Friday, July 31, 2015

Is a constructive trust a trust for purposes of the CRS ?

A constructive trust according to Wikipedia is an equitable remedy resembling a trust (implied trust) imposed by a court to benefit a party that has been wrongfully deprived of its rights due to either a person obtaining or holding legal right to property which they should not possess due to unjust enrichment or interference.(That was a mouthful). More simply: Is a constructive trust a trust as this term is used in the common reporting standard ? Does the little attribute “constructive” make a big difference ?

The word constructive might mislead the unwary; the construction taking place here is that of lawyers who chip off blocks of the trust to make it fit a rather 000170aatypical set of circumstances. Many know this type of legal construction from employment law where a constructive dismissal is the interpretation that an employee who quits his job actually has been fired.How come to such a conclusion: the boss treated the employee badly so that the employee did not have a choice but leave.

That Wikipedia (which provided the introductory sentence) is not far off in regards to the interpretation of the law can be seen by recent decisions of US courts which define a constructive trust as “a relationship, with respect to property, subjecting the person who holds title to the property to an equitable duty to convey it to another on the ground that his or her acquisition or retention of the property would constitute unjust enrichment”.  Other jurisdictions will treat fact patterns as those described by the Nebraska court by applying concepts of unjust enrichment. Even though multiple natural persons might be involved in such a transaction, with potentially fiduciary duties running among them, the label “constructive“ indicates semantic lawyerly wrangling that leave the original word and its meaning in the dust. The view that constructive trusts are not trusts is supported by legislatures as e.g. the California Probate Code , which specifically excludes constructive trusts from the definition of a trust (see section 82). (See also MATTER OF HSBC BANK USA, NA, 96 AD 3d 1655 — NY: Appellate Div., 4th Dept. 2012).

The little lawyerly construction seems to indicate that constructive trusts are not trusts for purposes of the common reporting standard. The alternative would be rather ridiculous, since any claim for unjust enrichment needed to be reported under CRS.


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Monday, July 27, 2015

CRS, Grexit and the time it takes to adapt to new events

The CRS is a tax information exchange among countries who collect information from their financial institutions and pass them on to other countries who would check whether the person reported has paid their taxes. Greece is a signatory of the CRS and supposed to send and receive tax information starting 2017. However, if the Greek government exited the EURO it would be technically impossible to exchange data.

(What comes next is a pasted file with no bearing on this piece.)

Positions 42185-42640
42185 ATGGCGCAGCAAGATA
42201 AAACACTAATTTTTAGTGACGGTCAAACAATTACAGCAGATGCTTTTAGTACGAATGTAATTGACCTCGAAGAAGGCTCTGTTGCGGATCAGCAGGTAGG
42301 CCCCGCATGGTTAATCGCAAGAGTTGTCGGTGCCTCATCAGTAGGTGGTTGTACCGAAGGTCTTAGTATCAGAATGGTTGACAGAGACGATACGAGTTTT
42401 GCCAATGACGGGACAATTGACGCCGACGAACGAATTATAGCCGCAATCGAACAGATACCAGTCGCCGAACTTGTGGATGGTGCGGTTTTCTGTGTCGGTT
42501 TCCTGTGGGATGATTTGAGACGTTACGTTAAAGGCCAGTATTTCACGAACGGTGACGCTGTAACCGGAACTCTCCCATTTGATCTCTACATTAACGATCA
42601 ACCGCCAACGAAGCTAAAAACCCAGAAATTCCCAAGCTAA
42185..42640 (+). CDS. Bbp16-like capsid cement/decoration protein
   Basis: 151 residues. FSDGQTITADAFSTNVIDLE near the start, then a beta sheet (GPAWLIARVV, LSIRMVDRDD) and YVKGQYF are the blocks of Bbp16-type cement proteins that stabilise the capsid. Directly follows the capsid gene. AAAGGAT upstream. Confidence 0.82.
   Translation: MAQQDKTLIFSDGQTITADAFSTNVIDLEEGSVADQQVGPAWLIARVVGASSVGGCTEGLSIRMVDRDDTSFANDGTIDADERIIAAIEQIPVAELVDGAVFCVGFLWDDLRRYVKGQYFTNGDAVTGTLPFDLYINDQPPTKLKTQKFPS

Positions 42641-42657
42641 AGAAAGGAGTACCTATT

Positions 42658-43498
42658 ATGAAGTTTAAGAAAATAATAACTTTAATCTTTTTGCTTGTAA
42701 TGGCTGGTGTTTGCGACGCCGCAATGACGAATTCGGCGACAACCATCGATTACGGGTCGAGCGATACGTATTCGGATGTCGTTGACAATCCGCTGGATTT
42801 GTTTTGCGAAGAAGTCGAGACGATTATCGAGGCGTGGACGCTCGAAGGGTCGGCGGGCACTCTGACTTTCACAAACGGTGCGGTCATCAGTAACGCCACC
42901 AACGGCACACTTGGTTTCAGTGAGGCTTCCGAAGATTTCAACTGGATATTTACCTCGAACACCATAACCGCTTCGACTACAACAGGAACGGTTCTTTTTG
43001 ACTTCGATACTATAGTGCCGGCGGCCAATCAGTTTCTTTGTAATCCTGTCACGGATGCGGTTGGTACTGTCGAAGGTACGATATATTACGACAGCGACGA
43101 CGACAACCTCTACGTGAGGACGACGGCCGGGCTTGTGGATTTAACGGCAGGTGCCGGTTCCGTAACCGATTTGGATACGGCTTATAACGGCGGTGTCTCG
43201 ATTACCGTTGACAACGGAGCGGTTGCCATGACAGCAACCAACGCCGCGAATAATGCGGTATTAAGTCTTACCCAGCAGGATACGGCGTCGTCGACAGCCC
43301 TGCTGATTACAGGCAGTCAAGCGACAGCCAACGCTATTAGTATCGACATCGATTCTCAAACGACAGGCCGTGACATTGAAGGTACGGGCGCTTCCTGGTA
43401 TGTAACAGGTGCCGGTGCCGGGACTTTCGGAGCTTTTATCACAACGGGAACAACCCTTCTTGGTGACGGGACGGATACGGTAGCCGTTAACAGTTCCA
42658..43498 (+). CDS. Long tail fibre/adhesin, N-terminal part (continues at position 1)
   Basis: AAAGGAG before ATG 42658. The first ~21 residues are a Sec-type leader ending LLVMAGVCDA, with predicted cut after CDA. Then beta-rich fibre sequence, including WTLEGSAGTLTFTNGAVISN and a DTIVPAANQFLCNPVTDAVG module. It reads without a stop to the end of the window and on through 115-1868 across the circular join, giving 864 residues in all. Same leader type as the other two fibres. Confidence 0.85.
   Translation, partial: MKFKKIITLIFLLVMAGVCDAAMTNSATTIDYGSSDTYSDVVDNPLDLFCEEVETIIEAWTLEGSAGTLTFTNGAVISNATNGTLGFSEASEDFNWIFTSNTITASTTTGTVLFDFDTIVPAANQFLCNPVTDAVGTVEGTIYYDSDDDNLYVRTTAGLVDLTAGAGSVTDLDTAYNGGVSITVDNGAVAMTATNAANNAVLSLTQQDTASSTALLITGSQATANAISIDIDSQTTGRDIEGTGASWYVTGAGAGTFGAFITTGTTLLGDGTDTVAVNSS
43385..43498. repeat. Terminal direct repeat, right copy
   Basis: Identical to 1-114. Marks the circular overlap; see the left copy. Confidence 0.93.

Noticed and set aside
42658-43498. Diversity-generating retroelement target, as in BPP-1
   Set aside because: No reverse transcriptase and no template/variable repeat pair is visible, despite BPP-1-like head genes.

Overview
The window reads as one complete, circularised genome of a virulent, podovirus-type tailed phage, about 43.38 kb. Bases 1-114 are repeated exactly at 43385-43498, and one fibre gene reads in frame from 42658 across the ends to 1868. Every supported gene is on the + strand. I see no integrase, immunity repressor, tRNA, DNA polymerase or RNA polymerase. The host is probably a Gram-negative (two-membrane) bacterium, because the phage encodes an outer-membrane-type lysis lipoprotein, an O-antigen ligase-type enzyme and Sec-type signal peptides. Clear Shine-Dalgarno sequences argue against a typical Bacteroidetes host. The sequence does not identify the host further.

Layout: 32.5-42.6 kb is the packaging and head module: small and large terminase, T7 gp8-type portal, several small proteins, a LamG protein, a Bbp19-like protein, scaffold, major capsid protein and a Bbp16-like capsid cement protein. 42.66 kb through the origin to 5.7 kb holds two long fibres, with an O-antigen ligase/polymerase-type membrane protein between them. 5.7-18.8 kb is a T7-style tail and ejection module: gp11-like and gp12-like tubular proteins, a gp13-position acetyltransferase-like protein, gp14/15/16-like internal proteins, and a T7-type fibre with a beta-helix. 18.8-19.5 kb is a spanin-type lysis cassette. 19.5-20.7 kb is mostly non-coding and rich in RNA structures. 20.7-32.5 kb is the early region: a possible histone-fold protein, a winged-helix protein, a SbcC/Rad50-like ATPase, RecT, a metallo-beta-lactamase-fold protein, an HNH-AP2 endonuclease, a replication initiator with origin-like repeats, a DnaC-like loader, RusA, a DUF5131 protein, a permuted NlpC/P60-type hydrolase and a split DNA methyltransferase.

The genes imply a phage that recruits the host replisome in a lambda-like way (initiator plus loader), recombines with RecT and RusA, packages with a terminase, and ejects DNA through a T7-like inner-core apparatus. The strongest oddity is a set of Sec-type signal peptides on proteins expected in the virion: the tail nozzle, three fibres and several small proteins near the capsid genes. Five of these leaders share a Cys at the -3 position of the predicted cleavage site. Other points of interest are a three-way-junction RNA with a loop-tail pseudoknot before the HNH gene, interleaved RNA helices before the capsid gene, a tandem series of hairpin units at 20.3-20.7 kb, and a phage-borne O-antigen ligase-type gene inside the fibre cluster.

The CRS, unlike other conventions, does not only prescribe the legal obligations of the signatories, but also in great detail, how to exchange the account data. For that purpose, the OECD has developed an XML schema which clearly defines how and what to report. This schema however does not know the Drachma which the Greek government might introduce after a grexit. The information, the Greek finance ministry delivered to another government, would be rejected as not compliant with the XML schema.

Even without plans for a modification of the XML schema, eventually the OECD 000000will need to update it. Similar needs to update might arise not only when a country introduces a new currency, but also when countries split up. Scotland comes to mind. Assuming that the Scots are taking over the task of reporting accounts according to the CRS, their reports equally would be rejected, since the country code for Scotland is not part of the XML schema. Taxpayers trying to avoid reporting under CRS might consider buying gold in the hope that gold is not a currency that could not be reported. Unfortunately the OECD has foreseen codes for the reporting of gold directly without conversion into dollars. If there is a third world country that holds accounts in livestock, CRS reporting might be challenging. Short of cows, the OECD has only excluded bitcoins from the list of available currencies. The OECD needs to adapt the XML schema at one point, the question is when.

At this point, if Greece introduced the Drachma or the Scots voted to become independent, technology as prescribed by the OECD prevented any reporting. Let’s see how many tax evaders are flocking to Scotland or the warmer climes of Greece.

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Tuesday, July 21, 2015

In CRS Reporting: Does a corrected Account Balance have to show a corrected FI ?

FIs are supposed to report their customers´ account balance. The Competent Authorities of the signatories collect this information and transmit it via an XML scheme as detailed in the CRS User Guide. This User Guide, even though basically a copy of the FATCA XML schema, has some shortcomings which are exemplified by the title question: When a bank wants to correct an account balance, does it have to resend the all the information pertaining to itself ?

The XML User Guide requires that each report must contain information Picture3pertaining to a FI. The field Reporting FI is mandatory (the requirement of this field is “validation” in the parlance of the CRS, which means that it has to exist or otherwise the message will fail validation). Even a correction hence needs to resend all the information previously transmitted. The CRS User Guide addresses this issue specifically for Account Reports:

“For a Correction, the whole AccountReport must be resent with all its information.“

This statement is slightly ambiguous since when explaining how to correct messages, the User Guide specifies: